Oregon Department of Fish and Wildlife biologists
counted 124 wolves in Oregon this past winter, an 11 percent increase over the
number counted last year.
This count is based on verified wolf evidence
(like visual observations, tracks, and remote camera photographs) and is
considered the minimum known wolf population, not an estimate of how many
wolves are in Oregon.
Twelve wolf packs were documented at the end
of 2017. Eleven packs were successful breeding pairs, meaning that at least two
adults and two pups survived to the end of the year. This marks a 38 percent
increase in breeding pairs from 2016.
“The wolf population continues to grow and
expand its range in Oregon,” said Roblyn Brown, ODFW Wolf Coordinator. “This
year, we also documented resident wolves in the northern part of Oregon’s
Cascade Mountains for the first time.”
More information about the minimum wolf count
is available in Oregon’s 2017 Annual Wolf Report at http://www.dfw.state.or.us/wolves/docs/2017%20Annual%20Wolf%20Report%20180405%20FINAL.PDF
Other highlights from the report:
-- The 12 wolf packs documented had a mean
size of 7.3 wolves, ranging from 4-11 wolves. Another nine groups of 2-3 wolves
each were also counted.
-- Known resident wolves now occur in Baker,
Grant, Jackson, Klamath, Lake, Umatilla, Union, Wallowa and Wasco counties.
-- 25 radio-collared wolves were monitored,
including 19 wolves that were radio-collared during 2017.
-- Four collared wolves dispersed out of state
(two to Idaho, one to Montana, one to Washington).
-- 13 wolf mortalities were documented, 12 of
those human caused.
-- 54 percent of documented wolf locations
were on public lands, 44 percent on private lands, and 2 percent on tribal
Four wolves were killed illegally in 2017, two
in areas of the state where wolves remain on the federal Endangered Species
List (west of Hwys 395-78-95). Three of those poaching investigations are
ongoing with rewards for providing information ranging from $2,500-$15,000.
The fourth case, involving a wolf trapped and
then shot in Union County, was prosecuted. The defendant was penalized with 24
months of bench probation, 100 hours of community service, a hunting/trapping
license suspension of 36 months and a $7,500 fine paid in civil restitution to
ODFW. He also forfeited the firearm and all trapping related items seized
during the investigation and was sentenced to an additional $1,000 court fine.
U.S. Fish and Wildlife Service law enforcement
and Oregon State Police continue to actively seek information on the remaining
ODFW investigated 66 reports of livestock
depredation by wolves and confirmed 17 of those to be caused by wolves,
compared to 24 confirmed depredations in 2016. ODFW confirmed losses of 11
calves, one llama, one alpaca and 23 domestic fowl to wolves in 2017 (compared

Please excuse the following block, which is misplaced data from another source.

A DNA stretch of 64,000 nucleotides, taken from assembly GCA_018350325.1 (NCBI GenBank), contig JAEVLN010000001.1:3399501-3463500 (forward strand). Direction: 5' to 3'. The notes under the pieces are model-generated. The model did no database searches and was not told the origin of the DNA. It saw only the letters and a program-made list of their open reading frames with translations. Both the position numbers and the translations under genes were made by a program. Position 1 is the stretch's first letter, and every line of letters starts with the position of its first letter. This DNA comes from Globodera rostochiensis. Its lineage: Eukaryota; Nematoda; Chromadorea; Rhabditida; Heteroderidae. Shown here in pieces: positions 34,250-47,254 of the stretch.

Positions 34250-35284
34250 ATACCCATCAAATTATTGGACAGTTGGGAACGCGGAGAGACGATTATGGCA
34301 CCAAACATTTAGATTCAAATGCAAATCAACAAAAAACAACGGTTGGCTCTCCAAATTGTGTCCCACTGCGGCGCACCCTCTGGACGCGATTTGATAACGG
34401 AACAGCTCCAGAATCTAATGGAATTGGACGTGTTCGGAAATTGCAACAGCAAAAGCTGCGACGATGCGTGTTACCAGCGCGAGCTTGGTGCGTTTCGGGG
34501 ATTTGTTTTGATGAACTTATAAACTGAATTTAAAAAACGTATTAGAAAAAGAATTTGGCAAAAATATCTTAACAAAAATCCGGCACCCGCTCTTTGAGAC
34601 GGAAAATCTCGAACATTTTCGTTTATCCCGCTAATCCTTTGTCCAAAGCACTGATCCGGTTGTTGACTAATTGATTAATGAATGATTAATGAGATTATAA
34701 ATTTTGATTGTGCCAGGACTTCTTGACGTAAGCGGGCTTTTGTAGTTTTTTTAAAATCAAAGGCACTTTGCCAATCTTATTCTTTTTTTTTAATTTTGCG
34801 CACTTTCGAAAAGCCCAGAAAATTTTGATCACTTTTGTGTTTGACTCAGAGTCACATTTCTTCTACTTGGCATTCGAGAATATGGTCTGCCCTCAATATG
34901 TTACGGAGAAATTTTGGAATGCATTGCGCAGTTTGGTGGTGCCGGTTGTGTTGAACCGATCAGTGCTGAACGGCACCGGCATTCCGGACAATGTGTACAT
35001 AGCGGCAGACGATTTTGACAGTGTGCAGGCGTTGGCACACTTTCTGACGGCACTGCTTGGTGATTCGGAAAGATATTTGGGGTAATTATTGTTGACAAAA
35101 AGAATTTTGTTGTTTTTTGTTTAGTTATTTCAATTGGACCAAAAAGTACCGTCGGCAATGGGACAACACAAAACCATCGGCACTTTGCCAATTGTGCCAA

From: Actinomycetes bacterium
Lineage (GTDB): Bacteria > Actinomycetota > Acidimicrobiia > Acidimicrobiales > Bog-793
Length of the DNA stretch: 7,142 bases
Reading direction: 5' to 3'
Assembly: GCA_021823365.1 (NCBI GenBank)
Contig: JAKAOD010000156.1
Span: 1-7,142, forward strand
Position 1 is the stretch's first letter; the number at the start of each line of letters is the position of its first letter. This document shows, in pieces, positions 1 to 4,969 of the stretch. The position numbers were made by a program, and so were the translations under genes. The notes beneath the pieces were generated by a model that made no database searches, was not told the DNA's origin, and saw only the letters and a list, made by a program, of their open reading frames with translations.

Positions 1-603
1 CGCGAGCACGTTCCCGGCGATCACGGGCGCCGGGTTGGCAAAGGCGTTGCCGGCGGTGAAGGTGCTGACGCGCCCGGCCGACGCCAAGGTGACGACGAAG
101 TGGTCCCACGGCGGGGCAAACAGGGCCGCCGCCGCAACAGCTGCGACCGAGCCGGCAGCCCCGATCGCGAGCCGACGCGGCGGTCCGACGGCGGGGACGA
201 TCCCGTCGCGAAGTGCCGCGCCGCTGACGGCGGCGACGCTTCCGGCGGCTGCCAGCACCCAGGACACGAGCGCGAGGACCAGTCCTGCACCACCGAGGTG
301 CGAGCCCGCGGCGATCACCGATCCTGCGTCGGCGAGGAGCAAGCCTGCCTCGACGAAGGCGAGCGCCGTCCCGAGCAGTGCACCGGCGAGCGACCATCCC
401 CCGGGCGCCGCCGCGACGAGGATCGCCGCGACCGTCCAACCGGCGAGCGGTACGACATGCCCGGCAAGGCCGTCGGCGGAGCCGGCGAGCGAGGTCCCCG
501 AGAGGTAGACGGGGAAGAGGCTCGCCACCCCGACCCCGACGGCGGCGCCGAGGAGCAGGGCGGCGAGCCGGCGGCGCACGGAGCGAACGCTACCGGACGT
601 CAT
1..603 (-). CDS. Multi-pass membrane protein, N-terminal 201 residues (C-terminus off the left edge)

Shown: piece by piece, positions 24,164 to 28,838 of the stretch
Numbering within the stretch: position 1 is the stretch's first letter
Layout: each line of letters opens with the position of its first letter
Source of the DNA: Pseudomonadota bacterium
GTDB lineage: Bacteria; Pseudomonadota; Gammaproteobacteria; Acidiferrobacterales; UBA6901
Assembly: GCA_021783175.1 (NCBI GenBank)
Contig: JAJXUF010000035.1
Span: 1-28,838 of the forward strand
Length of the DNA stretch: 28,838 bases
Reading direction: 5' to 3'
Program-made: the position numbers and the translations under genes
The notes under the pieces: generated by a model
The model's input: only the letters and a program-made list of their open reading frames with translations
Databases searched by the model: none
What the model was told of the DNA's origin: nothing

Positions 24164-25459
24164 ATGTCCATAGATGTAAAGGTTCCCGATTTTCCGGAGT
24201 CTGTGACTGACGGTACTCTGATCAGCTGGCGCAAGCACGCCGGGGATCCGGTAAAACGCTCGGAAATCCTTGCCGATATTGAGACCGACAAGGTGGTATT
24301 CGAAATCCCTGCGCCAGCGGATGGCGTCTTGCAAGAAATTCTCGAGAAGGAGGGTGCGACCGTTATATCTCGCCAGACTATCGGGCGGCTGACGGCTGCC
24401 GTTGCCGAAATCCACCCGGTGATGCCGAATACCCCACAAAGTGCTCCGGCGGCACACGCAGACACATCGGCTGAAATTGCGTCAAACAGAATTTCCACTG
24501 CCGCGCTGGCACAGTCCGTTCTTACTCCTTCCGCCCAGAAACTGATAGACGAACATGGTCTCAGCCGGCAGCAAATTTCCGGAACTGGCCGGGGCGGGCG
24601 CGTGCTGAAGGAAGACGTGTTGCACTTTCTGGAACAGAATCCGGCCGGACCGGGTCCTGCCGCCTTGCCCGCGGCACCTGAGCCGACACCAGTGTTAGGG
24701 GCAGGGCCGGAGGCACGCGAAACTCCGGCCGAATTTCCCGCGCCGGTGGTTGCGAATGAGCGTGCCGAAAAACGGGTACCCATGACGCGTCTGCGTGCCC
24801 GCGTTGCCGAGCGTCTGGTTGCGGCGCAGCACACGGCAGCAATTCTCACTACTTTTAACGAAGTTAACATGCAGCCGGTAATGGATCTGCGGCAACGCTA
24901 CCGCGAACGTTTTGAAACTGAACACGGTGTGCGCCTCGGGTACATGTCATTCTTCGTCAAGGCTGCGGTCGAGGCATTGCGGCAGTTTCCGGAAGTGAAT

to 11 calves, 7 sheep, one goat and one llama lost in 2016). During 2017, 24
percent of known wolf packs depredated livestock, compared to 57 percent in
Since 2009, 75 percent of confirmed wolf
depredations have occurred on private land with most happening during four
months (May, August, September, October). While wolf numbers have increased
considerably over the last eight years (only 14 were counted in 2009),
depredations and livestock losses have not increased at the same rate.
The Wolf Plan stresses non-lethal preventative
measures in all phases of wolf management. Reducing attractants by removing
carcass and bone piles is thought to be the single best action to keep from
attracting wolves to areas of livestock.
ODFW, U.S. Fish and Wildlife Service and USDA Wildlife Services continue
to support livestock producers by providing technical advice and non-lethal
supplies including electrified fladry, fencing, solar chargers and
radio-activated guard (RAG) boxes.
Fladry is a line of rope mounted along the top of a fence, from
which are suspended strips of fabric or colored flags that will flap in a
breeze, intended to deter wolves from crossing the fence-line.
When non-lethal measures are ineffective, the
Wolf Plan allows for lethal control against depredating wolves. Five wolves
were killed to address chronic livestock depredation in 2017 (four Harl Butte
wolves taken by ODFW, one Meacham wolf taken by producer with permit).
The Oregon Department of Agriculture’s Wolf
Depredation Compensation and Financial Assistance Grant Program also awarded 10
counties $252,570 in grant funds to compensate livestock producers for losses
and fund preventive non-lethal measures.
ODFW staff will present an overview of the
draft 2017 Annual Wolf Report to the Fish and Wildlife Commission at their
April 20 meeting in Astoria.
-- CBB, March 23, 2018, “Washington Wolf
Population Increases For Ninth Straight Year; 122 Wolves, 22 Packs” http://www.cbbulletin.com/440394.aspx